Any of us can become disabled at virtually any time. But for many Americans, disability is a fact of life from a very young age. Depending on the circumstances, some people can work a job upon reaching adulthood and some will never be able to do so. For those who cannot work, programs like Supplemental Security Income are a critical safety net.
Unfortunately, very capable individuals living with a disability may be unemployed not because they can’t work, but because potential employers cannot see past their disability. This was the experience a young journalist recently wrote about. He says his cerebral palsy made it very difficult to find a job despite his impressive academic credentials.
In a recent online article, a journalist named Reid Davenport notes that “Cerebral palsy is something I have lived with all of my life, but there may not have been a time in my 22 years when I felt more disabled than that year after graduation. Encountering small-mindedness and hesitancy is inevitable with a visible disability, but I never thought it would completely turn off so many potential employers.”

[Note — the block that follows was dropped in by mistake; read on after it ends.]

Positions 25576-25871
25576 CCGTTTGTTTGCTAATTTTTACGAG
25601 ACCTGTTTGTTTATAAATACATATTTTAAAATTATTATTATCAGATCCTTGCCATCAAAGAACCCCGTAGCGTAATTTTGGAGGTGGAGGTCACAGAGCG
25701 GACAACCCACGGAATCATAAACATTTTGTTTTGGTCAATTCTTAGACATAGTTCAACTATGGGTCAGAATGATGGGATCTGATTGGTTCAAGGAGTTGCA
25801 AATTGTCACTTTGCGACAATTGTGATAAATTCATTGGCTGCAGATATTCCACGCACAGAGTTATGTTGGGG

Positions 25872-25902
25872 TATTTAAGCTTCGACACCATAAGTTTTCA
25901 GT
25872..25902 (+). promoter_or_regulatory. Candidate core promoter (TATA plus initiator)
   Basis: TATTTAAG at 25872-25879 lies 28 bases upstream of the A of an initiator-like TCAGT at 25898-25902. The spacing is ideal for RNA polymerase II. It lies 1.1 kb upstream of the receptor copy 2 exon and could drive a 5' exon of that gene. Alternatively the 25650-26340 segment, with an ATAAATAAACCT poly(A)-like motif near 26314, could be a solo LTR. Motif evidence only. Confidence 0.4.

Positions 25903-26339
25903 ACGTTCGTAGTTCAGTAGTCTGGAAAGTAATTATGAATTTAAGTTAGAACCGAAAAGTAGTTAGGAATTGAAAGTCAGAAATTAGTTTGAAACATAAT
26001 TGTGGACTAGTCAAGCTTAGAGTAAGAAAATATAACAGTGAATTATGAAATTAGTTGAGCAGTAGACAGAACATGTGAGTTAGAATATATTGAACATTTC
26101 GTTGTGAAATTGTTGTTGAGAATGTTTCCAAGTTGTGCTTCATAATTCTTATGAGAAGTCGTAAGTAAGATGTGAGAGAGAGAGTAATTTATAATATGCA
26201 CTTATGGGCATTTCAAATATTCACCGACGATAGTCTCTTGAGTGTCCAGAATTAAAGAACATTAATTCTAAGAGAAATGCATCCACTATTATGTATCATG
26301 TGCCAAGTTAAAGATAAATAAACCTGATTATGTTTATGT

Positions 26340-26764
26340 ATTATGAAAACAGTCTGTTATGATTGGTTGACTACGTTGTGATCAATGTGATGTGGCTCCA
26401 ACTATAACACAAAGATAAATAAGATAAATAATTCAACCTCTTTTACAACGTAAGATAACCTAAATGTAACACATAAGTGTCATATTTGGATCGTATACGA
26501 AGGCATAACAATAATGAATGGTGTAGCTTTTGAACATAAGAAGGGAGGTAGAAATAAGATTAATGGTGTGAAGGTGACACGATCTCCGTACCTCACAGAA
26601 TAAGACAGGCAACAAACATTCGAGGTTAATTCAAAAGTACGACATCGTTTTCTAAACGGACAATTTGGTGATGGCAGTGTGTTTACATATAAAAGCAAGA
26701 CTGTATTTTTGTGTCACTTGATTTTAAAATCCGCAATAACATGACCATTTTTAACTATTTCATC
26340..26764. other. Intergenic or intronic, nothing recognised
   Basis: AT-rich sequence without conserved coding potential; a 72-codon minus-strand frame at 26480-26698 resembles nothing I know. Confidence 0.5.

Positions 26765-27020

Davenport argues that many individuals with disabilities need only minor accommodations in order to be successful employees. The accommodations may be as simple as using adaptive technology that the applicant already owns (an adaptive keyboard, for instance).
SSI and SSDI are important safety nets for those who cannot work (or can no longer work) due to a disability. But no one should be forced into this category simply because they were victims of disability discrimination. How many more creative, intelligent and hard-working people would be in the American workforce if accommodations were easier to receive?
Source: FCW, "IT and disability: A symbiotic pair," Reid Davenport, July 2, 2014